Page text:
May 26, 2011--Weather Service wary of June flooding in Colorado (Denver Post)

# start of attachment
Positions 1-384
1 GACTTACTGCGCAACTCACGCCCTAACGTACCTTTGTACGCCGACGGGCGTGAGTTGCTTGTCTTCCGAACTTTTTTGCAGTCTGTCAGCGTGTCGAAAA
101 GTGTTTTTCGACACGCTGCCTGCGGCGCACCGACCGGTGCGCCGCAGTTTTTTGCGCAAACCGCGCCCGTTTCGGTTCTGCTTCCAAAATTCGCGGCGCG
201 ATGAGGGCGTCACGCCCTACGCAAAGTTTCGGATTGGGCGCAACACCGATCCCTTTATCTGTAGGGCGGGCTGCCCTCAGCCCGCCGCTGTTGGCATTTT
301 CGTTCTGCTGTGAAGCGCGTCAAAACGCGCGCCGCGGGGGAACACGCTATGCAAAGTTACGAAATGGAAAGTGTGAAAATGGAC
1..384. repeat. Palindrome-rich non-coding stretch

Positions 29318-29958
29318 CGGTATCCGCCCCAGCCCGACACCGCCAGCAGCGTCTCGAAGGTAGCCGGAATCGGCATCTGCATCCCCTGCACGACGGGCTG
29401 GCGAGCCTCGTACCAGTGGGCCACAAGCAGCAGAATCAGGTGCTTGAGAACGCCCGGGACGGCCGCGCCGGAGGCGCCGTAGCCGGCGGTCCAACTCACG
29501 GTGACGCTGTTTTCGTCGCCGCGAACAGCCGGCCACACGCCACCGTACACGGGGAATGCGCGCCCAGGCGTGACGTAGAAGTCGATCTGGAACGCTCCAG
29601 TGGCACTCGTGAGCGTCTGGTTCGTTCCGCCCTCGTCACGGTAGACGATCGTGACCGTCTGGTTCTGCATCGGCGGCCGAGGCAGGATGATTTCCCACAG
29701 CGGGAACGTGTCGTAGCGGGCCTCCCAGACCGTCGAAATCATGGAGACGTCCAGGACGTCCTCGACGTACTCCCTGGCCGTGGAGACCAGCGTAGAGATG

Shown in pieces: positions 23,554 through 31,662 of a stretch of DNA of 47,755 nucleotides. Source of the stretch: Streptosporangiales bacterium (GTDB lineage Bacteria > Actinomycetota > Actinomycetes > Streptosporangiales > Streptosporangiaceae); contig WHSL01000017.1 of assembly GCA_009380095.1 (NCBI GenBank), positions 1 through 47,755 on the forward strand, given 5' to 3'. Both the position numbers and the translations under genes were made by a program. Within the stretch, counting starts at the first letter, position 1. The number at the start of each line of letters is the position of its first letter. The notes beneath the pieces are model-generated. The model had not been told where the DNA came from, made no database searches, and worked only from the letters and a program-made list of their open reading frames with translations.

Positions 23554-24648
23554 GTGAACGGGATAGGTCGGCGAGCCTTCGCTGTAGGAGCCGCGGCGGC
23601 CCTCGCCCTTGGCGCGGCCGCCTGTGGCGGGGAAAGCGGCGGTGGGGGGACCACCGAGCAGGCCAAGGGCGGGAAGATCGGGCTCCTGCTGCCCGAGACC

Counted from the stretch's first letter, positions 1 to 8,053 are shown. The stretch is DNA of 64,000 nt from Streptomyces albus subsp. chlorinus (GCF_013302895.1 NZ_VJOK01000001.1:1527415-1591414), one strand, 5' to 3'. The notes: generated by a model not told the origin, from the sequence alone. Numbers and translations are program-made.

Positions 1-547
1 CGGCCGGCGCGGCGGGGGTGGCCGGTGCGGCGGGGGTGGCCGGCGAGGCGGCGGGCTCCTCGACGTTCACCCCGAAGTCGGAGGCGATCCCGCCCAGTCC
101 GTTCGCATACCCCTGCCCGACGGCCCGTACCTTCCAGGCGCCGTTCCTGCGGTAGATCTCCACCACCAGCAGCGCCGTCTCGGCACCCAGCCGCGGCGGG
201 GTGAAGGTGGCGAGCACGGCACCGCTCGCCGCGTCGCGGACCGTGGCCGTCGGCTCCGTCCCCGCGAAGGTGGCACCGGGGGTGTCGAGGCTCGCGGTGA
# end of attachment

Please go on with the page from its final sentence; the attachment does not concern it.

As heavy piles of snow wait in the mountains and most rivers are still running at or below normal — at a time they should be raging — the National Weather Service warns that June could bring flooding to Colorado. The state's spring runoff normally begins in early to mid-May and peaks by the second week of June, but some parts of the high country are still buried by up to 16 feet of snow. National Weather Service hydrologist Treste Huse said a spate of warm temperatures in June could send water over the banks of many rivers and streams in the week ahead. To help residents and others monitor flooding, the U.S. Geological Survey has established its WaterAlert system, which allows those who sign up to set parameters for specific rivers and receive an alert by text or e-mail when the waterway passes that threshold. The site is at http://water.usgs.gov/wateralert/. Colorado's statewide snowpack today is at 232 percent, according to the Natural Resources Conservation Service. Snowpack is even higher in the mountains — 261 percent in the Colorado River basin.

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